(aka "Amok Train" or "Beyond the Door III" or "Death Train")

 

directed by Jeff Kwitny
USA/Italy/Yugoslavia 1989

 

After a credit sequence depicting a sect of hooded cultists with sinister intent, we cut to Los Angeles where a group of students have been informed that they have been invited to Yugoslavia as part of a cultural exchange program to witness the performance of a passion play that predates the birth of Christ. Outcast Beverly (Mary Kohnert) is informed by her mother (Victoria Zinny) that her father actually came from the part of the world she is traveling to (the mother is then promptly killed in an OMEN-esque accident). The group of students, lead by a sinister Professor (Bo Svenson, WALKING TALL) to a foggy village where the silent villagers attempt to kill them. Most of the students escape and hop on a passing train which then takes on a life of its own, killing anyone who tries to stop it (as well as taking a detour off the tracks and across a body of water to kill of two of the students were unable to jump onto the train) from delivering Beverly to her fate (while the Yugoslavian female equivalent of Raymond Burr in GODZILLA 1985 observes the action from the railroad's central headquarters).

Although known as AMOK TRAIN in European territories, the film was released as BEYOND THE DOOR III in America (to cash in on the decades old success of BEYOND THE DOOR also produced by Ovidio G. Assonitis). The R-rated US tape and laserdisc releases were virtually scrubbed clean of several surprisingly gory special effects that were seen in international prints. The story itself is not only derivative but has an everything-including-the-kitchen-sink mentality yet the execution is admirable. Cinematographer Adolfo Bartoli makes the most of the misty Yugoslavian landscapes and filters (and manages some elegant sequences) and the pyrotechnic special effects are quite ambitious for a low budget production (even if the model laughable). Some nifty production design helps balance elements of the disaster genre and gothic horror. Eighties Italian horror mainstay Carlo Maria Cordio's keyboard score is effective in places but typically bombastic in others.

Eric Cotenas

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DVD Review: Shriek Show/Media Blasters - Region 1 - NTSC

Big thanks to Eric Cotenas for the Review!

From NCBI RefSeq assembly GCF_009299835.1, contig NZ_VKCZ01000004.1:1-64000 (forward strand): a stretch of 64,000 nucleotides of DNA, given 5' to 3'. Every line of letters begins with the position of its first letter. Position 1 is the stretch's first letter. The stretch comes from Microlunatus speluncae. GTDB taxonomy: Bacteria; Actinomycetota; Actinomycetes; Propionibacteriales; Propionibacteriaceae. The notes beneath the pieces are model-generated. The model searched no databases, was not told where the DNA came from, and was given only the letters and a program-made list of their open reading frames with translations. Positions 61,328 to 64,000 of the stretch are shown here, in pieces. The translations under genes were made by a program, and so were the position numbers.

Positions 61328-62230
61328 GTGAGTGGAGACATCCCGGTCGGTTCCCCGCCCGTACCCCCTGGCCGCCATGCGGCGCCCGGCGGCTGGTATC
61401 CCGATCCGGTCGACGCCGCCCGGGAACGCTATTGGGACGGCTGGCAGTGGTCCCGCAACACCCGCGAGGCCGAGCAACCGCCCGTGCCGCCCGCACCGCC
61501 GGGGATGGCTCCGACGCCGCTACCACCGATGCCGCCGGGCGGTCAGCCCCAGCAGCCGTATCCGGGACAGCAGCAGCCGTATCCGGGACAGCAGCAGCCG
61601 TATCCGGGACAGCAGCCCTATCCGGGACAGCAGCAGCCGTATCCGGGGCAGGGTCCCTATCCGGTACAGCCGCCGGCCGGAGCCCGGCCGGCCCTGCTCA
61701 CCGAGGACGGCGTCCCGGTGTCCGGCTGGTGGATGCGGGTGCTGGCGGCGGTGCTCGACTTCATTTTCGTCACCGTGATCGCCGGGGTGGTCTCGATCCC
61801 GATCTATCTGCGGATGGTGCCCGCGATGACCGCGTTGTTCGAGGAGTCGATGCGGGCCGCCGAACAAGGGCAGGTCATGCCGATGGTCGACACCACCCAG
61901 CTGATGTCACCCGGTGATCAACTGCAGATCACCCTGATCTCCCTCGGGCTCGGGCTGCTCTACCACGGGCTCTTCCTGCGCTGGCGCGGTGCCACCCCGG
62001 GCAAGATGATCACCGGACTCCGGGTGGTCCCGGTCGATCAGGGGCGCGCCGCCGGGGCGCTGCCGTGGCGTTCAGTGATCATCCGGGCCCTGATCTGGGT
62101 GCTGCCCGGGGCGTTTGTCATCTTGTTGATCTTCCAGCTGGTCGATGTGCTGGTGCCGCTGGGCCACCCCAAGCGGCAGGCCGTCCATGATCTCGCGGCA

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Distribution

Shriek Show/Media Blasters

Region 1 - NTSC

Runtime 1:34:54
Video

2.36:1 Original Aspect Ratio

16X9 enhanced
Average Bitrate: 7.92 mb/s
NTSC 720x480 29.97 f/s

NOTE: The Vertical axis represents the bits transferred per second. The Horizontal is the time in minutes.

Bitrate

Audio English (Dolby Digital 2.0 stereo)
Subtitles English (for Serbo-Croat dialogue), none
Features Release Information:
Studio: Shriek Show/Media Blasters

Aspect Ratio:
Widescreen anamorphic - 2.36:1

Edition Details:
• Interview with producer Ovidio G. Assonitis (4:3; 26:28)
• Interview with cinematographer Adolfo Bartoli (4:3; 11:41)
• Image Gallery
• BLACK DEMONS trailer (4:3 lbx; 1:25)
• DUCK! THE CARBINE HIGH MASSACRE trailer (4:3 lbx; 1:22)
• WITCHERY trailer (4:3; 3:01)
• SWEET HOUSE OF HORRORS trailer (4:3 lbx; 4:41)
• Easter Egg: AMOK TRAIN title card (4:3 lbx; 0:21)

DVD Release Date: 18 March 2008
Amaray

Chapters 16

 

Comments

Shriek Show/Media Blasters' disc marks the first presentation of this Super 35mm film in 2.35:1 (the previous, butchered R-rated US tape was fullscreen while the English-language Japanese-subtitled release was letterboxed at 2.00:1 and the OOP German DVD was 1.85:1) and it certainly is a revelation. What once looked like a typical late eighties, soft-focused direct to video release now looks like a respectably budgeted movie meant for theatrical exhibition (partially thanks to the high bitrate presentation). Adolfo Bartoli's cinematography is top notch (compared to his proficient but relatively flat work for a spate of shot on film direct to video films for Full Moon Pictures).

Previous English language prints of this film had large English subtitles for the Serbo-Croat dialogue (almost centered vertically to allow for matting to scope proportions) but they are here replaced with normal sized DVD subtitles though some of the large subtitles remain (these ones were also included in the Japanese-subtitled release). The film's Ultra-Stereo (presented here in Dolby Digital) mix is effectively enveloping.

 

Extras include interviews with producer Assonitis (who produced and co-directed the original BEYOND THE DOOR) and cinematography Bartoli as well as a photo gallery (early publicity materials referred to this as BEYOND THE DOOR II which was the title given to the Film Ventures' release of Mario Bava's SHOCK to cash in on the first film's success and capitalize on the shared use of the same child actor in both films). The film's alternate AMOK TRAIN title sequence (presumably from the German DVD) is included as an Easter egg in the bonus features menu. Trailers for BLACK DEMONS, WITCHERY, SWEET HOUSE OF HORRORS, and DUCK! THE CARBINE HIGH MASSACRE are also included.

 - Eric Cotenas

 



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DVD Box Cover

CLICK to order from:

 

 

 

Distribution

Shriek Show/Media Blasters

Region 1 - NTSC

 





 

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